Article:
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11-03-2004 06:52 PM  13 years agoPost 28
gpyros

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On a beach in Mexico

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Sorry, MPA, but but the courts will uphold the law. What you are describing won't even get to court. Sure, lawyers can try to make your life difficult, but they can't change the law, either.

Copyright law in this area is clearly shown in earlier posts - and describes what is required to have in writing, and that does not include what you are describing.

Ignorance of the law is not a valid reason for taking someone to court anywhere.

Greg

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11-04-2004 02:32 AM  13 years agoPost 29
gpyros

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On a beach in Mexico

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Instead of just talk, here is a real clause from an actual licensing contract to give your clients the right to use your work for their own purposes:
In consideration of the Client’s desire to use the Work for his own sales and marketing purposes, Photographer hereby grants and assigns to Client the right to print, publish, reproduce, or distribute the Work throughout the world in all means of expression by any method now known or hereafter developed, including electronic format.
If you so desire, you may add the following sentence, although it is not required and considered true even if you do not:
Copyright of the Work remains in Photographer’s name, and the Photographer reserves all other rights.
Hope this helps!

Greg

Maxi-Joker helicam
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11-04-2004 07:18 AM  13 years agoPost 30
CKY

rrVeteran

Sunshine Coast, BC, Canada

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Its done all the time?? but even taking a picture of a picture and then having it reprinted is not legal, especially if Benjamin Franklin happens to be on one side.
Possession is not really ownership unless the cops break down your door and grab your computer with all the pictures of kiddie porn. Come to think of it, in that case mere possession is more the issue.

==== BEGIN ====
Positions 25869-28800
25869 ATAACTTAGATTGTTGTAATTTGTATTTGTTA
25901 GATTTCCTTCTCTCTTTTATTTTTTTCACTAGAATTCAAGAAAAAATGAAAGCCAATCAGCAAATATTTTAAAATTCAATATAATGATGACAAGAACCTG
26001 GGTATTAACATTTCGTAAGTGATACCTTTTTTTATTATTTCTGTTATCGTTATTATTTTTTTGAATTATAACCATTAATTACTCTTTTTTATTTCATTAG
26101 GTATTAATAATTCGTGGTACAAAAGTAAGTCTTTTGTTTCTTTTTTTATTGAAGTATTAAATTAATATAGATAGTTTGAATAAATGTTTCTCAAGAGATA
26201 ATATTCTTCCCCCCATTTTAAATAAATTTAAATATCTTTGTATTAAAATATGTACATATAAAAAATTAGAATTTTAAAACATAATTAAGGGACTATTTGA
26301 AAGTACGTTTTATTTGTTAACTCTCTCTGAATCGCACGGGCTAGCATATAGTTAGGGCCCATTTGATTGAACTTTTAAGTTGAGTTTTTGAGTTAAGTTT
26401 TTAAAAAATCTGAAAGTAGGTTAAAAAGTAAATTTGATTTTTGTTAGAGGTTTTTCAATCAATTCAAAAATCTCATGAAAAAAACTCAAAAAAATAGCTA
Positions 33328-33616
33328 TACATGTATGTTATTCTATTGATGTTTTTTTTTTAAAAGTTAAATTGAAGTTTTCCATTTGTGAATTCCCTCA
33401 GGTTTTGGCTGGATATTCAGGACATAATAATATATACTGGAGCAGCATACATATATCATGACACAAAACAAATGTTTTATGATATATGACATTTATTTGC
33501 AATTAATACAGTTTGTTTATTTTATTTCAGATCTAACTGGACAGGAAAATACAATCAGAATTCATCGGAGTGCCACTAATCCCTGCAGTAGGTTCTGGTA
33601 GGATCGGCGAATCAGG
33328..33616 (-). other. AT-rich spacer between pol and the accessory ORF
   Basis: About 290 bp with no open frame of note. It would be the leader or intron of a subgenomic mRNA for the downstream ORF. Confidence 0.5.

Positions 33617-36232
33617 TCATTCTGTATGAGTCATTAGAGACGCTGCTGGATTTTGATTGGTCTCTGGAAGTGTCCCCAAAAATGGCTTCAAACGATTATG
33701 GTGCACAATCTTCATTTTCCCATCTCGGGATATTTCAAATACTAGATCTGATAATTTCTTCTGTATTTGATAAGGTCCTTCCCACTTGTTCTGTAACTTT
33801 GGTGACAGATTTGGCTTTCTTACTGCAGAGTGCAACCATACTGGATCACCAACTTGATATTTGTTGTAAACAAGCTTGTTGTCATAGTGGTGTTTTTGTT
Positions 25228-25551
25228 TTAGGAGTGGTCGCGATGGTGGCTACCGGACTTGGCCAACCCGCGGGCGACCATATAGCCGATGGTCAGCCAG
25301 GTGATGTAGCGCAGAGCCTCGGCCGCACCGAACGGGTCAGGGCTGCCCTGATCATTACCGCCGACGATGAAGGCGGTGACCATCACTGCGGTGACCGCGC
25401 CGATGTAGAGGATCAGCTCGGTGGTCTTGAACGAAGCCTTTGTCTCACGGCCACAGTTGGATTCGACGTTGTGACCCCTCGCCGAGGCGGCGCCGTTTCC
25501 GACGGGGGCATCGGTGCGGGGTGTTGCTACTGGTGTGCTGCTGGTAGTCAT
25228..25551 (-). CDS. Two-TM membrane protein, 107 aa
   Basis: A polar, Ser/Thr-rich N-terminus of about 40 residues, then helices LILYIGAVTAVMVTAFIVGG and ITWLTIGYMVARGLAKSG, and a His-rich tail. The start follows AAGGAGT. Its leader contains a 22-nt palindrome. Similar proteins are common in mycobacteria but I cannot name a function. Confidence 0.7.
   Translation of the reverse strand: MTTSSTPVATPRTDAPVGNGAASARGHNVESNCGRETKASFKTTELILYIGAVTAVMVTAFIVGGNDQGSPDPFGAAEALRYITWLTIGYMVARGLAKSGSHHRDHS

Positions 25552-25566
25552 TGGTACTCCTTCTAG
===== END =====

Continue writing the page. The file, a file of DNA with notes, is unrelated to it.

Anyways, if you took you own it, unless you were expressly asked to sell it and all rights to it. In which case you should have made more than $150.00.

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11-04-2004 08:32 AM  13 years agoPost 31
MPA

rrElite Veteran

Australia

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Sorry, MPA, but but the courts will uphold the law. What you are describing won't even get to court. Sure, lawyers can try to make your life difficult, but they can't change the law, either.
That is blinkered ignorance of the realities of the legal system.

If you where even half right there would be no argument presented in court ever as the law would be read only one way.
According to your flawed logic, the law would be interpreted only the way you view it and there would be no avenue of argument or any basis for plaintiffs arguments to exist.
If you where even remotely right it would assume all court cases relating to torts would not exist.
YET
The courts are FULL every working day of the week with plaintiffs and defendants all arguing their own intrepretations of the law as it is written, just as you do here.

But thats not what this is really about
This is about you sticking your oar in other peoples advice in here wihout anyone asking you to do so.
I dont see the request anywhere for you to give your opinion or suggestions on what you think of my advice, or if you think it is correct or not, you just did it for yourself.

And to make some case you leap on one part of it and then state the bleeding obvious, as if the exclusion of it from what I wrote infers that written agreements do not apply or that you have no rights.
But that is not what I wrote at all, you just read that into it to start an argument.
Why?
Because you got no where last time you did the same childish antic in here and got given then same reply.
Same as last time Greg.
You are not the_authority on advice given in here, nor is anyone else as I see it.

The rubbish you spout about getting an argument from me is just lame, you leap in, start the argument, then complain when you get back what you started.

Of course not passing up the opportunity for some vitriol and taking a cheap shot and what you think might upset me
Re Helicam regulations
But like the rest of your half assed assumptions, you made the wrong assumption about that too.

Argument doesnt bother me greg, if you want it Ill give it to you in spades.
Just dont complain, if you feel like whinging about getting an argument, easy, pull your head in and dont stick it into other peoples advice arguing it to begin with and you wont cop it back, and some.
Its a no brainer to figure out Greg, even for a rocket scientist and astronaut like you.

Ill leave you to argue among "yourself" greg.

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11-04-2004 03:58 PM  13 years agoPost 32
gpyros

rrKey Veteran

On a beach in Mexico

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When someone jumps in here with bad advice, others will correct them. That's what this has been about. If you can't handle being corrected, you shouldn't post as if you know what you are talking about.

Steve and I linked to legal web sites, even a link to the US copyright law itself, and then I posted the actual wording from a contract for people to use. Good, helpful advice for people.

The readers will draw their own conclusions as to who knows what they are talking about and can back it up.

Greg

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11-04-2004 06:01 PM  13 years agoPost 33